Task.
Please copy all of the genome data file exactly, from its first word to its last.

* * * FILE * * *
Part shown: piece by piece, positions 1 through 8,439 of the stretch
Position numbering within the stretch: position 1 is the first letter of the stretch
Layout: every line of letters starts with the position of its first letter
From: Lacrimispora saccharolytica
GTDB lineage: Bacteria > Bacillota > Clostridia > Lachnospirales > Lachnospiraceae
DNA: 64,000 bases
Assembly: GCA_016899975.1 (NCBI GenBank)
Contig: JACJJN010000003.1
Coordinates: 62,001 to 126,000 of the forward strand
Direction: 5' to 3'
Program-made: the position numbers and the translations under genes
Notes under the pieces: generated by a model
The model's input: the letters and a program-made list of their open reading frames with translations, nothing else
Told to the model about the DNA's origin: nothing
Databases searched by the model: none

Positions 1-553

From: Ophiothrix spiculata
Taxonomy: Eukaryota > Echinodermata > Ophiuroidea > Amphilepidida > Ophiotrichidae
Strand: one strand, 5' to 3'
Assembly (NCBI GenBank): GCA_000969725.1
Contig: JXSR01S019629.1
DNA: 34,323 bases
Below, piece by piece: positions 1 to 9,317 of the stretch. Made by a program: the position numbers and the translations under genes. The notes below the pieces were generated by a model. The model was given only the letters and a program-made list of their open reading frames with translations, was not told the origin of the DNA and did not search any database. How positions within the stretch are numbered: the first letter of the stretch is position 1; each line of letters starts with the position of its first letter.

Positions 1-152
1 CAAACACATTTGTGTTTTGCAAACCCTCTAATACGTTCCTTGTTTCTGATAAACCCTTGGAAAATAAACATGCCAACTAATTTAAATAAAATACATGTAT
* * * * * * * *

Part shown: piece by piece, positions 1 through 8,439 of the stretch
Position numbering within the stretch: position 1 is the first letter of the stretch
Layout: every line of letters starts with the position of its first letter
From: Lacrimispora saccharolytica
GTDB lineage: Bacteria > Bacillota > Clostridia > Lachnospirales > Lachnospiraceae
DNA: 64,000 bases
Assembly: GCA_016899975.1 (NCBI GenBank)
Contig: JACJJN010000003.1
Coordinates: 62,001 to 126,000 of the forward strand
Direction: 5' to 3'
Program-made: the position numbers and the translations under genes
Notes under the pieces: generated by a model
The model's input: the letters and a program-made list of their open reading frames with translations, nothing else
Told to the model about the DNA's origin: nothing
Databases searched by the model: none

Positions 1-553

From: Ophiothrix spiculata
Taxonomy: Eukaryota > Echinodermata > Ophiuroidea > Amphilepidida > Ophiotrichidae
Strand: one strand, 5' to 3'
Assembly (NCBI GenBank): GCA_000969725.1
Contig: JXSR01S019629.1
DNA: 34,323 bases
Below, piece by piece: positions 1 to 9,317 of the stretch. Made by a program: the position numbers and the translations under genes. The notes below the pieces were generated by a model. The model was given only the letters and a program-made list of their open reading frames with translations, was not told the origin of the DNA and did not search any database. How positions within the stretch are numbered: the first letter of the stretch is position 1; each line of letters starts with the position of its first letter.

Positions 1-152
1 CAAACACATTTGTGTTTTGCAAACCCTCTAATACGTTCCTTGTTTCTGATAAACCCTTGGAAAATAAACATGCCAACTAATTTAAATAAAATACATGTAT